TRAI launches consultation on street furniture usage for 5G

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India’s telecom regulator TRAI said that the dense deployment of small cells and fiber is critical for mass availability of 5G services, and to that end has invited comments from the industry on use of street furniture for small cell and aerial fiber deployment.

Street furniture like utility poles, billboards, lamp posts, traffic signals, and public structures like gazebos and bus stops can be utilized to mount small cells and aerial fiber, the regulator said in a statement Wednesday as it floated a consultation paper [PDF] to seek input from stakeholders on the issue.

In India, street furniture falls under various public and private authorities that have administrative jurisdictions in municipal bodies, smart city administrations, government departments, railways, airports, ports and metro train systems and stadiums.

“Granting access to street furniture by these controlling authorities could remove a significant hurdle in 5G small cell deployment in the country,” TRAI said:

“5G deployed on infrastructure owned by these authorities creates a win-win situation where the authorities can benefit from 5G use cases like smart waste disposal, smart traffic light, smart metering, smart grid monitoring, disaster management, automation, energy management, resulting in new streams of revenue generation.”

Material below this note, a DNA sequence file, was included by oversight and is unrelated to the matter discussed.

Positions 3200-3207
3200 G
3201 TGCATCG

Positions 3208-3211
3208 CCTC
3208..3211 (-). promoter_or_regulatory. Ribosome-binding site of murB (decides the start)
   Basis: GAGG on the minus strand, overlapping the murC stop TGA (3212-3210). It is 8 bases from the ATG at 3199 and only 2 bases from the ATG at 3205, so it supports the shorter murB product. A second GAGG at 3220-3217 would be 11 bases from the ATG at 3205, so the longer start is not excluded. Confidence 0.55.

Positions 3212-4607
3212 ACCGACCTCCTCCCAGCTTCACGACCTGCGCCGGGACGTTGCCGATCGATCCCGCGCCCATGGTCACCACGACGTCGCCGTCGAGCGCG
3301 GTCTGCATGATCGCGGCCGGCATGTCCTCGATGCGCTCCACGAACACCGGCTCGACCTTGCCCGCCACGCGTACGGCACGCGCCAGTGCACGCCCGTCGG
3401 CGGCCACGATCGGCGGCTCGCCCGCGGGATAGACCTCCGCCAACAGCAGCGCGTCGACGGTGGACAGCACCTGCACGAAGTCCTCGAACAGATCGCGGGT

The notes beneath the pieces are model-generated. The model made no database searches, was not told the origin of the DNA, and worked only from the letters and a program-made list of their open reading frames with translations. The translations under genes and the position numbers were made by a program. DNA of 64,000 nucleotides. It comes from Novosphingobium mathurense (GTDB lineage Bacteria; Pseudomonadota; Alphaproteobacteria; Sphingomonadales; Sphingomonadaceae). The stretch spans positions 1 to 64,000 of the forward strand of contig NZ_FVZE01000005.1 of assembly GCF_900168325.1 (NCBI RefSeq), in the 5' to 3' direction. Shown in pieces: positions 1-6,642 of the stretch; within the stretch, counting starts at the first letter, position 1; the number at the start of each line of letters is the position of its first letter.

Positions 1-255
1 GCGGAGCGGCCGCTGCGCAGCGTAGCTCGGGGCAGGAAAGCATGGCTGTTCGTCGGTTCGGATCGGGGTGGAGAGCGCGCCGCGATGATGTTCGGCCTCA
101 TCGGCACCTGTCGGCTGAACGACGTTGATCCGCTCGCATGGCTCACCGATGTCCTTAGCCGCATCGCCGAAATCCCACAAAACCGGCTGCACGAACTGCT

Given that higher 5G frequency bands necessitate the deployment of small cells as part of network rollout plans at some point, TRAI added that the use of public street furniture would reduce the need for greenfield deployments of towers or poles for small cells and fiber, thus bringing down the capex and time involved for rolling out 5G networks and services.

In its consultation paper, TRAI has asked 17 questions on how to incentivize the use of the small cells and a broad framework for deploying them.

The paper asks stakeholders whether the existing rights of way (RoW) rules notified by the Department of Telecommunication (DoT) need to be changed. TRAI also asks whether it should be mandated that certain public infrastructure (municipality buildings, post offices, bus, and railway stations, etc.) be earmarked to have dedicated spaces that allow service providers to deploy macro/small cells.

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